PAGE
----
Tax Collection at Source (TCS) is the tax seller pays that gets collected from the buyer during the time of the sale of goods. The TCS till now applied only to transactions that have the involvement of prescribed goods and services. The Tax Deduction at Source (TDS), on the other hand, applied to several other transactions. However, with the introduction of The Finance Act 2020, there are three new provisions now. These provisions will be applicable from 01 October 2020.

New TCS rates for different transactions

• 5% TCS would apply on amounts that exceed 7% for foreign remittances in a financial year. This is according to the Reserve Bank of India’s Liberalised Remittance Scheme (LRS).
• If we talk of remittances towards loans for education, a restricted TCS of 0.5% will be applicable.
• 5% TCS would be applicable when you purchase an overseas tour package, no matter what the value is.
• If there is a sale of goods exceeding INR 50 lakhs in a year, a TCS of 0.1% will be applicable.

In cases where there are no PAN or Aadhar cards, TCS rates will get inflated. Let us have a look at the finer aspects of the new act in detail.

Groups of foreign remittances under 5% LRS-TCS
According to the LRS, you can engage in various capital account transactions that have a maximum limit of $2,50,000 per financial year. The transactions could be for investments in foreign countries, property purchase, NRI loans, private or employment visits, donation, medical treatment, business trips, gifts, maintenance of close relatives, etc.

The provision also covers your shopping when you order something online through international e-commerce websites and pay through your credit card. The new provisions of TCS will be applicable to all the foreign remittances that LRS of RBI allows. There is no threshold limit for collecting TCS from foreign tour operators.

The maximum limit of INR 7 lakh for foreign remittances is a threshold in cases where authorized dealer banker collects taxes. It is independent of LRS through which the residents of the country can make foreign remittances up to $2,50,000 per financial year. When the limit gets exceeded, bankers become eligible to collect 5% TCS. It then gets deposited with the government.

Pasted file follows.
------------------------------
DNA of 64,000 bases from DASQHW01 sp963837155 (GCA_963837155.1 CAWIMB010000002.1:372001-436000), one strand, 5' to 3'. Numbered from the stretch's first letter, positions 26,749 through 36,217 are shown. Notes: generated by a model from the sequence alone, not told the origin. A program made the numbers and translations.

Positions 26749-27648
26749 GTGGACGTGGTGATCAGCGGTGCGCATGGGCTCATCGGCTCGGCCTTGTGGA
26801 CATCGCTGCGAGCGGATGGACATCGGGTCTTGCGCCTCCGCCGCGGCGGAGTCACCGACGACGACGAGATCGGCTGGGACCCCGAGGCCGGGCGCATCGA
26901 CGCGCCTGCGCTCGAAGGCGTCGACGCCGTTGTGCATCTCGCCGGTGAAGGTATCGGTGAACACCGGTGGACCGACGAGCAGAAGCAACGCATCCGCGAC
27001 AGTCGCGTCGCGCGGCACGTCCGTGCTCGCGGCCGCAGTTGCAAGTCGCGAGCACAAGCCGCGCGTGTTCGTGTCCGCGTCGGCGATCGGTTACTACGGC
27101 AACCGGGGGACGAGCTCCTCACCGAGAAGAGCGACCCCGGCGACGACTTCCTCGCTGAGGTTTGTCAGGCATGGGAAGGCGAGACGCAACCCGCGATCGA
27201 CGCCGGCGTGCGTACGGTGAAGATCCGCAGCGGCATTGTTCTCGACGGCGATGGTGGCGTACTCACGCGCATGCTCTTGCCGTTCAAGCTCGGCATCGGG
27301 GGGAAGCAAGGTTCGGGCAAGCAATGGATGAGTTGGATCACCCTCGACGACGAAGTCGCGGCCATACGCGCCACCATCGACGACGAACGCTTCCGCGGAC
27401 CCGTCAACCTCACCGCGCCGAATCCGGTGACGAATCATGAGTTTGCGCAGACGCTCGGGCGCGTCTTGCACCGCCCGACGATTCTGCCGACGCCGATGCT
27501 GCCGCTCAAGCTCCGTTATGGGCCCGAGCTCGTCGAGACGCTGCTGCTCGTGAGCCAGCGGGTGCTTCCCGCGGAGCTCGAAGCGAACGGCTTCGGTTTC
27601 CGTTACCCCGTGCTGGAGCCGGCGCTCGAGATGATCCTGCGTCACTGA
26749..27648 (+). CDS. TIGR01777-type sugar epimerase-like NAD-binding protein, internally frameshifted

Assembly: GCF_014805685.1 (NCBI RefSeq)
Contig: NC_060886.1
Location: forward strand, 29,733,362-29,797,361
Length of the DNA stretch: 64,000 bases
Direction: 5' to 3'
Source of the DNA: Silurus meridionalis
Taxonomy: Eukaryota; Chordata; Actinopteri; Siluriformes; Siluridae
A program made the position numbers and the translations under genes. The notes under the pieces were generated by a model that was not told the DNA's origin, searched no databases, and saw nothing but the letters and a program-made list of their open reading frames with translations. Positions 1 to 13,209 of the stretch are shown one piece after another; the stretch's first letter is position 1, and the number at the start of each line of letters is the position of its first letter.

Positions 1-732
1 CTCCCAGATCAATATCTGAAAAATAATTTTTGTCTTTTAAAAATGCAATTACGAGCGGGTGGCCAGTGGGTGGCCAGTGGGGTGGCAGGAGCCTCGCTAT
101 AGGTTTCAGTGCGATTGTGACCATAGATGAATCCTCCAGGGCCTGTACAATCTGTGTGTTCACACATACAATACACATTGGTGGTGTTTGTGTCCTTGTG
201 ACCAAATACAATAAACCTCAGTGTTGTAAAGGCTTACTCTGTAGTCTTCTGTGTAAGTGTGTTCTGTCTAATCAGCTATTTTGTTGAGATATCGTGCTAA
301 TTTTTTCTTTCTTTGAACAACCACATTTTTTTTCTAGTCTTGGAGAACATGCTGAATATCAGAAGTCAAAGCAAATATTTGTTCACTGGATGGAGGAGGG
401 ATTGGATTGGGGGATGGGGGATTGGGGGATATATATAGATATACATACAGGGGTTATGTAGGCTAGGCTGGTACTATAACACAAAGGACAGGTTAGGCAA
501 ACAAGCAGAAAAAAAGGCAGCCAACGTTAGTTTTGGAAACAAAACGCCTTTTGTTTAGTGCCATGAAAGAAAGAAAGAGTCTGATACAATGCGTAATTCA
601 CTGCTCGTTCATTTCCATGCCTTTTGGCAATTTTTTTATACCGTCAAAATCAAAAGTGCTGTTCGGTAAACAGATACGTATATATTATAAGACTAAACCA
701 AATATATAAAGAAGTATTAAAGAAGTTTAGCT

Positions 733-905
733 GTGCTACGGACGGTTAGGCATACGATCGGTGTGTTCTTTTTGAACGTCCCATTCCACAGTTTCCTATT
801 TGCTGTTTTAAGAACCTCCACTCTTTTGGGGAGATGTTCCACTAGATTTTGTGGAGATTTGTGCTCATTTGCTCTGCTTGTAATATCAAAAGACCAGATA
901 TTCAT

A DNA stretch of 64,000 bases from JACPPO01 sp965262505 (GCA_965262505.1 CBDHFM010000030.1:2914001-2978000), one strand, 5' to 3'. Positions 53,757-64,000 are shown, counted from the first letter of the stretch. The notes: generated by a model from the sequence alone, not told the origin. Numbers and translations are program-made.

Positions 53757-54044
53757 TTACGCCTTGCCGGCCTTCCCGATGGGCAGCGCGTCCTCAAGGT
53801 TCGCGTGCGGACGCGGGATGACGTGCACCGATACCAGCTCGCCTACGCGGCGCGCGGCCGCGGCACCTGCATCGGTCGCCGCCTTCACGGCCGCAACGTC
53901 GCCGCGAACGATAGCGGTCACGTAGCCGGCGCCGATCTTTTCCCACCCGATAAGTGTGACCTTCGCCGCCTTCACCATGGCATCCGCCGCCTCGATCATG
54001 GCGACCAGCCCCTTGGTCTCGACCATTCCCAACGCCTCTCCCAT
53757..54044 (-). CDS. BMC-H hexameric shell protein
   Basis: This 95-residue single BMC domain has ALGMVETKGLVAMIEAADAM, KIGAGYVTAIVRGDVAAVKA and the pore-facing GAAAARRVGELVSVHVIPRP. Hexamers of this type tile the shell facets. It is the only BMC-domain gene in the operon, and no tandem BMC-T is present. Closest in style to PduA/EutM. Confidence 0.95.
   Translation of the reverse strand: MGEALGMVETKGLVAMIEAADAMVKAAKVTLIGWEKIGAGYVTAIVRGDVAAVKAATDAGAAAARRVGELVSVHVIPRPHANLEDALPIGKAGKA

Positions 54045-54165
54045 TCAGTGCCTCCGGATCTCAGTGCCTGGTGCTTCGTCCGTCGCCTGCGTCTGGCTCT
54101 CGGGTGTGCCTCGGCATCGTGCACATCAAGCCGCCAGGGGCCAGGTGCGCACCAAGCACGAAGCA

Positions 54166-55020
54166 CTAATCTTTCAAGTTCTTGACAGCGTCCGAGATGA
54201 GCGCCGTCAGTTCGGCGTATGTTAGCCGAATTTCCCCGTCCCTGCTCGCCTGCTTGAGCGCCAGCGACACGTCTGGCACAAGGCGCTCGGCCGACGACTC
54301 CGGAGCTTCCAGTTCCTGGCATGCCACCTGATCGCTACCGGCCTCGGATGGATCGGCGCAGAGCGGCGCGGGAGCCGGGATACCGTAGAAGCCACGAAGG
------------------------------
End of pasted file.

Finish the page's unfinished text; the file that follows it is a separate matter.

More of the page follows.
The new TCS also means that the incidence will be on the remitter. The overall value of the transfer can increase by as much as 5% though it will be creditable when you file the ITR. There will be other remittance costs like currency spreads and bank charges. If the remitter withholds taxes under the Indian tax laws, TCS will not be applicable.

When we talk of foreign remittance as gifts to NRI, it remains taxable, and TDS would get applied. The only exception here is that the gifts for relative NRIs should have an amount less than INR 50,000. In cases where TDS remains inapplicable, TCS would come into the picture on gifts for NRIs that have a limit of INR 7 lakhs.

The allowed capital account transaction limit for an individual is $2,50,000 per financial year. It would include cases where foreign investments, including holding or acquiring shares on listed and unlisted overseas firms, get done. The LRS also covers remittance for investments in shares of foreign companies. A 5% will be applicable in cases where the remittance is above INR 7 lakhs.

If you want the details of TCS during each financial year, you can refer to the new Annual Information Statement (Form 26AS). The remitter needs to collect the TCS certificate from an authorized dealer banker. The paid TCS should be claimed in the ITR or refunds in cases involving lower or zero tax liability.


1.Is the TCS applicable to service providers?
No, the new TCS does not apply to service providers. It will only remain applicable to sellers who engage in the sale of certain kinds of goods.

2.Which goods are excluded?
According to the Sale of Goods Act, 1930, and for the purpose of Section 206C (1H), goods shall include all commodities. It would include all kinds of movable property, excluding actionable claims and money. However, here is a list of all the excluded goods.

• Scrap
• Minerals (coal, iron ore, lignite)
• Tendu leaves
• Timber (apart from forest lease)
• Timber obtained from forest lease
• Vehicles (above INR 10 lakhs)
• Liquor (human consumption)
• Forest (apart from tendu or timber leaves)

3. Will goods exported out of India be subjected to TCS?
No, such goods will not be applicable for TCS.

4. What happens when the buyer has no PAN?
If a buyer does not have the PAN card, the TCS will be collected at 1% of the overall amount of the transaction.

5. Is TCS inclusive of GST or applicable only to the value of goods that exclude GST?
TCS will get collected on the amount that excludes GST. It clearly makes use of the words sales consideration.

Author's Bio: 

Tax Collection at Source (TCS) is the tax seller pays that gets collected from the buyer during the time of the sale of goods. The TCS till now applied only to transactions that have the involvement of prescribed goods and services.